A corporation of underwriters (Lloyd's underwriters) and insurance brokers ( Lloyd's brokers) that developed from a coffee shop in Tavern Street in the City of London in 1689. It takes its name from the proprietor of the coffee shop, Edward Lloyd. By 1774 it was established in the Royal Exchange and in 1871 was incorporated by act of parliament. It now occupies a building in Lime Street (built in 1986 by Richard Rogers). As a corporation, Lloyd's itself does not underwrite insurance business; all its business comes to it from Lloyd's brokers, who are in touch with the public, and is underwritten by syndicates of Lloyd's underwriters, who are approached by the brokers and who do not, themselves, contact the public.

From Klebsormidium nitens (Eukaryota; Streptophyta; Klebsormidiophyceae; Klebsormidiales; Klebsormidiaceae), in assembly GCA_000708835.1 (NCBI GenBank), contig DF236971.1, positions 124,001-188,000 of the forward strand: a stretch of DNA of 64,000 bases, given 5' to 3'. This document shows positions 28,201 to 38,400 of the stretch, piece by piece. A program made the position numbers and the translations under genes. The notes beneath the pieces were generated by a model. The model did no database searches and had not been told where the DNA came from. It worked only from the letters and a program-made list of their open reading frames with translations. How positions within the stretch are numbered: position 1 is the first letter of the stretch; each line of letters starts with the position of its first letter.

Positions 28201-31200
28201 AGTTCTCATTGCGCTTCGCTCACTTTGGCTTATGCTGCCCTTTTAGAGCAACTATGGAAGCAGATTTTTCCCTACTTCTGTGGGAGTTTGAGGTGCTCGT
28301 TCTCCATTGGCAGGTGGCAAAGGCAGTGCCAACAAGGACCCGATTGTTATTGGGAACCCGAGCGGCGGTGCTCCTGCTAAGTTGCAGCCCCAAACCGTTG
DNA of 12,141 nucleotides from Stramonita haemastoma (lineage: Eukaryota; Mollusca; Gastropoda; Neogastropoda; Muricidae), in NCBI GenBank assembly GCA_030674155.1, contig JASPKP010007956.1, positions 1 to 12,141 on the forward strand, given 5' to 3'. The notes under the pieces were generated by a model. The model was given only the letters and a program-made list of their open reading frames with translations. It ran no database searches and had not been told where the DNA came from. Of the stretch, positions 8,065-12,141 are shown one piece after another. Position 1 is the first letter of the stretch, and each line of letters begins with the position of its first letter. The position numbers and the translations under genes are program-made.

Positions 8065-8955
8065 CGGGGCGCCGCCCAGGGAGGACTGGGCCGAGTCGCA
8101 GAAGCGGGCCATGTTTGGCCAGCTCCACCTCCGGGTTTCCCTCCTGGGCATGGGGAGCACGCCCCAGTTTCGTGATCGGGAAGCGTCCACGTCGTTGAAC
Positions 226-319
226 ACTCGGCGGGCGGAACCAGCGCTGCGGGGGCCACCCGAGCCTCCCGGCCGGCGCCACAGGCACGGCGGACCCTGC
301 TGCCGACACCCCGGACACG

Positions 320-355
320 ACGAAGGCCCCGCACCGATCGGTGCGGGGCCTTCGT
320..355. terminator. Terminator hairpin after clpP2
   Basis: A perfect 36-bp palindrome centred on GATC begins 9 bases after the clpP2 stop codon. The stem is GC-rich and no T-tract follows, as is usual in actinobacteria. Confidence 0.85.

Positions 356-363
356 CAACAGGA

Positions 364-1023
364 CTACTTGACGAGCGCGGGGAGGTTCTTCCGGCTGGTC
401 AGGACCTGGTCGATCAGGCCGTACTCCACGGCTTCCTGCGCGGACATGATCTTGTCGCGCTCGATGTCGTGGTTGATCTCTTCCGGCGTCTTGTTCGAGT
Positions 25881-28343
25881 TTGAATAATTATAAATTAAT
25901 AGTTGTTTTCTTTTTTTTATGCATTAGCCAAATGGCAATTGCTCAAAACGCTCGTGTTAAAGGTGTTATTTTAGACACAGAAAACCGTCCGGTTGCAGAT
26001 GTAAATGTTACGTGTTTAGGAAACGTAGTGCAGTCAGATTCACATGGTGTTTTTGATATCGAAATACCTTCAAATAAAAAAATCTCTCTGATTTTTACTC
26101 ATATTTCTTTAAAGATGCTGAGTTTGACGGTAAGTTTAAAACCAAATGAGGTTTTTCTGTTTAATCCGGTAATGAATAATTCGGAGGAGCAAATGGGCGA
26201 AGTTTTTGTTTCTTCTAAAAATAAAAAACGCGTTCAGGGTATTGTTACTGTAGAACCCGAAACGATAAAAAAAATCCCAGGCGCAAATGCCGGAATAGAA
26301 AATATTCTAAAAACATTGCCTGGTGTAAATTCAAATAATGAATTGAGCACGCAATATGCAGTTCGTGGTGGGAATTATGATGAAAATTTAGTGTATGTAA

The 20 000 or so Lloyd's underwriters must each deposit a substantial sum of money with the corporation and accept unlimited liability before they can become members. They are grouped into syndicates, run by a syndicate manager or agent, but most of the members of syndicates are names, underwriting members of Lloyd's who take no part in organizing the underwriting business, but who share in the profits or losses of the syndicate and provide the risk capital. Lloyd's has long specialized in marine insurance but now covers almost all insurance risks. In the period 1988 to 1994 Lloyd's lost some £8 billion. This brought severe hardship to many names and a number of changes to the way in which the organization is run, including allowing limited liability companies to become underwriters.
http://www.lloyds.com/ Lloyd's website
Subjects: Financial Institutions and Services.